The Pros & Cons Of Updating Your Phone When You’re Disabled


I wrote this post for Bloggeration Magazine’s March piece last year but somehow it never made it out of the drafts. So I thought I’d let it out for you today! Hope you enjoy!

It seems like everybody has smartphone nowadays. They are the ideal device for the working and everybody over the age of sixteen. I actually remember the timeline of the cell phones from the late 90’s through the mid-00’s to right now. They came in different sizes and shapes. Some were simple to conceal away and then there were a few that looked too stupid to purchase – the sad part is everybody has had a mixture of both kinds at some point in their lives!

When it comes to somebody like me, having to do things with my feet, finding the right phone can be a very complicated process because you don’t really know what’ll work for you until you try it out, but unfortunately you can’t exactly try out a cell phone for 30 days. Well, I don’t know can you really try out a phone for a number of days?

I’ve only had two cell phones in my whole life. In the past, we found ways to use the house phone on my own. I had to lie on my side with the phone on the pillow and we’ve also used little headsets and I absolutely hated it because that was not how you held a telephone! However tons of people use Bluetooth now while riding and/or driving in the car. I think this was the reason why I wanted to learn how to text so badly because that’s what everybody did. It was the next source of communication.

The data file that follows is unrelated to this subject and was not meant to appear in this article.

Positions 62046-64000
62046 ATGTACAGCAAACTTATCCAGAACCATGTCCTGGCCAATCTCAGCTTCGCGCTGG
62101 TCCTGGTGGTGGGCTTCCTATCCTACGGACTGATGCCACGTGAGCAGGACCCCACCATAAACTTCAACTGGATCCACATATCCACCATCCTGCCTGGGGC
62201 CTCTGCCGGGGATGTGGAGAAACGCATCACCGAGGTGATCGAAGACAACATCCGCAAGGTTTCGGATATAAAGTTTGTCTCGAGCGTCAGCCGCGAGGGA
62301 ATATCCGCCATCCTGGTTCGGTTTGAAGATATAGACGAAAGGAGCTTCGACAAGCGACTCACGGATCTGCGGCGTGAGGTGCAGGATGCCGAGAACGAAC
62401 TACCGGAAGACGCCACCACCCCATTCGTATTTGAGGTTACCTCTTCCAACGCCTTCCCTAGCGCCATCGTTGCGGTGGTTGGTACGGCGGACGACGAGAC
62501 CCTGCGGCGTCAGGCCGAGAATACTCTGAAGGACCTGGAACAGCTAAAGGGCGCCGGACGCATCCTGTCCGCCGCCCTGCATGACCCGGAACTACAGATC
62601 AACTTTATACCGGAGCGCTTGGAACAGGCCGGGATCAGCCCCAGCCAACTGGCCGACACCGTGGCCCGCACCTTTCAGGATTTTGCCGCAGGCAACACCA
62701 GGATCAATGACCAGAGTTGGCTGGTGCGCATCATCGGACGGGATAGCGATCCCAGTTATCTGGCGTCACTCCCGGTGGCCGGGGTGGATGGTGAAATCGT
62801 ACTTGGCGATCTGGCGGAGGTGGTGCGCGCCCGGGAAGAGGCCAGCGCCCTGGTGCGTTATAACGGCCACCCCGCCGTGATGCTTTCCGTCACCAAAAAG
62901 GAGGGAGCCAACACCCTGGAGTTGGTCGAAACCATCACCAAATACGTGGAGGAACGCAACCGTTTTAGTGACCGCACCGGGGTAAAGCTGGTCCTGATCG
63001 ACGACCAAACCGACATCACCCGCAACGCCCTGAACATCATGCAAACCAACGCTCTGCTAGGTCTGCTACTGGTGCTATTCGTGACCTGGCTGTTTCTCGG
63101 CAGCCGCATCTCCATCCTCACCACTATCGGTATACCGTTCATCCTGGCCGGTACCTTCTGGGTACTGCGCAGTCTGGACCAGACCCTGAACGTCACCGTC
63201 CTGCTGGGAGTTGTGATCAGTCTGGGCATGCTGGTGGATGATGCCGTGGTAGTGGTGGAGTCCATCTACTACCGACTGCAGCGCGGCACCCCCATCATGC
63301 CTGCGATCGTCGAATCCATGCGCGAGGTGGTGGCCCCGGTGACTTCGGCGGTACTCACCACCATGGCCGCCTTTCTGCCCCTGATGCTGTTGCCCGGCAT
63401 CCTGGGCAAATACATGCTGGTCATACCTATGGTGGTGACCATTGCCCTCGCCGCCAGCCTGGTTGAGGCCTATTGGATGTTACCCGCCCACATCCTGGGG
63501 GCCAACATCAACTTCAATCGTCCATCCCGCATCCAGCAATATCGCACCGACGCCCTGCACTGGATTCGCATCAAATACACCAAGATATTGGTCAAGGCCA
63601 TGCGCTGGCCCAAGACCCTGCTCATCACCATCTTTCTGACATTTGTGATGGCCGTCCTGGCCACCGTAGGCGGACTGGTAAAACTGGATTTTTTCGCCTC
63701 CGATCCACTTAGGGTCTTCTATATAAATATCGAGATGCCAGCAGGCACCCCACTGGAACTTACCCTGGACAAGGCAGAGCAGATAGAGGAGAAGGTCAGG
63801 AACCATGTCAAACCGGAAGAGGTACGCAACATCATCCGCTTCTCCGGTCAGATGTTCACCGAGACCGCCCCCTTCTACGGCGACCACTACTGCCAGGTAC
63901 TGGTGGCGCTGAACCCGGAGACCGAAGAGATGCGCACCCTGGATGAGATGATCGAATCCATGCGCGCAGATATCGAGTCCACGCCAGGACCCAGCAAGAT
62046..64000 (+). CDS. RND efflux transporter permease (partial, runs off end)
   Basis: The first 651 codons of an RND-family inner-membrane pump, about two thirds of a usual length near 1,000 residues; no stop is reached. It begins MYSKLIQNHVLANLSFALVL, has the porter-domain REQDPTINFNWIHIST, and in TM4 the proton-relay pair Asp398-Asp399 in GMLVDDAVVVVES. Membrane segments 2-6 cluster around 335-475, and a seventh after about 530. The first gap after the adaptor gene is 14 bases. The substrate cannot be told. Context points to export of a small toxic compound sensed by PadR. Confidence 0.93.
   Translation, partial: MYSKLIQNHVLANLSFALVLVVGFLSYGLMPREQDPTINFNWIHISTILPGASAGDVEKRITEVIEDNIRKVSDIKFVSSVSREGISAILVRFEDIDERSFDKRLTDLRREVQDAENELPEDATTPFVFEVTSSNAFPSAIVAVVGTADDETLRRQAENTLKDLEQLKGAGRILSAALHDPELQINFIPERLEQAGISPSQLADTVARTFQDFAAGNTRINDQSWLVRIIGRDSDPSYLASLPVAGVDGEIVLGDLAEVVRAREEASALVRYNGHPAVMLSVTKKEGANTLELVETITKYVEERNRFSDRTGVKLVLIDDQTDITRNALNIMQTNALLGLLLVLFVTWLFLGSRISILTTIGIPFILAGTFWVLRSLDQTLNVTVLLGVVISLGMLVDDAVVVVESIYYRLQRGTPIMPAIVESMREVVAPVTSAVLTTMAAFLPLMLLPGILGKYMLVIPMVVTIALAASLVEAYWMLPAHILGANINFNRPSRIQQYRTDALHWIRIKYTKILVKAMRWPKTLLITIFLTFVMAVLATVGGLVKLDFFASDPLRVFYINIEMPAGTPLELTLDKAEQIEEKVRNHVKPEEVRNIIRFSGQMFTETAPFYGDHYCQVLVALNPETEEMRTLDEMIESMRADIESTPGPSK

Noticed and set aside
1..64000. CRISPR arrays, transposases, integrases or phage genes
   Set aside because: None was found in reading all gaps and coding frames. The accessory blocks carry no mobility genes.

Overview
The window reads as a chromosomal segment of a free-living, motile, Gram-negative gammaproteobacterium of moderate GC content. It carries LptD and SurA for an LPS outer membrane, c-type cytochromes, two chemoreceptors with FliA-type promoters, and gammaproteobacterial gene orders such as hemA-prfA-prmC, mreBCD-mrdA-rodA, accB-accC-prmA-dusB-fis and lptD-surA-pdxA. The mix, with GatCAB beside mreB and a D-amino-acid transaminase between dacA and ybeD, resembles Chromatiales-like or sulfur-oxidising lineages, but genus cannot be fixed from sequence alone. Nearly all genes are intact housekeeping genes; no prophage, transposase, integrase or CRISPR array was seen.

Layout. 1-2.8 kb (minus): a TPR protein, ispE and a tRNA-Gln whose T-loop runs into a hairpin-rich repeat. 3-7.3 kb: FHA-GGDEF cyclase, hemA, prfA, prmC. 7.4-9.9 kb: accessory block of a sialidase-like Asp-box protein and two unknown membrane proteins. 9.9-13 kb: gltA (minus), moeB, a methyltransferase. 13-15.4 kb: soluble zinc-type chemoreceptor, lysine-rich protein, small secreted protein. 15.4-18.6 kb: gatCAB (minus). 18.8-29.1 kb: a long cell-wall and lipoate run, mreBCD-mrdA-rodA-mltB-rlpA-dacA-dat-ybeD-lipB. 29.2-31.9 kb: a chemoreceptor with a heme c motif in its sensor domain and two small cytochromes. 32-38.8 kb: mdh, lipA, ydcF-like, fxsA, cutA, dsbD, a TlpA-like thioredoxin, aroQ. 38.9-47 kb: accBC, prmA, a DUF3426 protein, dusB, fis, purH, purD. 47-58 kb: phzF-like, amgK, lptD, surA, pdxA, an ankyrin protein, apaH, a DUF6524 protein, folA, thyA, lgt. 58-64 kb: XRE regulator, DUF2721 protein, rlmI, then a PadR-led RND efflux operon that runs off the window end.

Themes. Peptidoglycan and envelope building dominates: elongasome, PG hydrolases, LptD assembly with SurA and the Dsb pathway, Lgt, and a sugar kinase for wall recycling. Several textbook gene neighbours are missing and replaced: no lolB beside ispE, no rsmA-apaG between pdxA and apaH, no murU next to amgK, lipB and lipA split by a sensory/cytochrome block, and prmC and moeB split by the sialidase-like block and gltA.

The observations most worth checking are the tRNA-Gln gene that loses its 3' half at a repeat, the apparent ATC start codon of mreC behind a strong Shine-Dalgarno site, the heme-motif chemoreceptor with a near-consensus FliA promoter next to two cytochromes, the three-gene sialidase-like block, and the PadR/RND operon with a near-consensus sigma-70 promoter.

I still use a flip phone. It’s funny to explain to people about what kind of phone I have and why they usually get a text message to ask to stop sending messages with the emojis because the words will literally disappear and they will be made into little boxes! I have a hard time explaining to people, even family members, why I’ll probably never get a “better” phone. So I’ve decided to give you guys a little pro and con post.


  • Beautiful photography
  • Having all of the social media accounts in one place (Spotify, Twitter, and Instagram)
  • Never having to “write” out each note like future blog posts
  • Never missing a blog chat on Twitter
  • Play Bubble Shooter in the middle of the night on my bed
  • Never having to flip it open to read a message – this gets annoying at night!


  • Having to sit up constantly, especially at night to read a text
  • Too big to hold with one foot or both
  • Toes are too big to touch the right keys
  • Can’t hold and click the button to take a picture
  • Slower at typing than on my laptop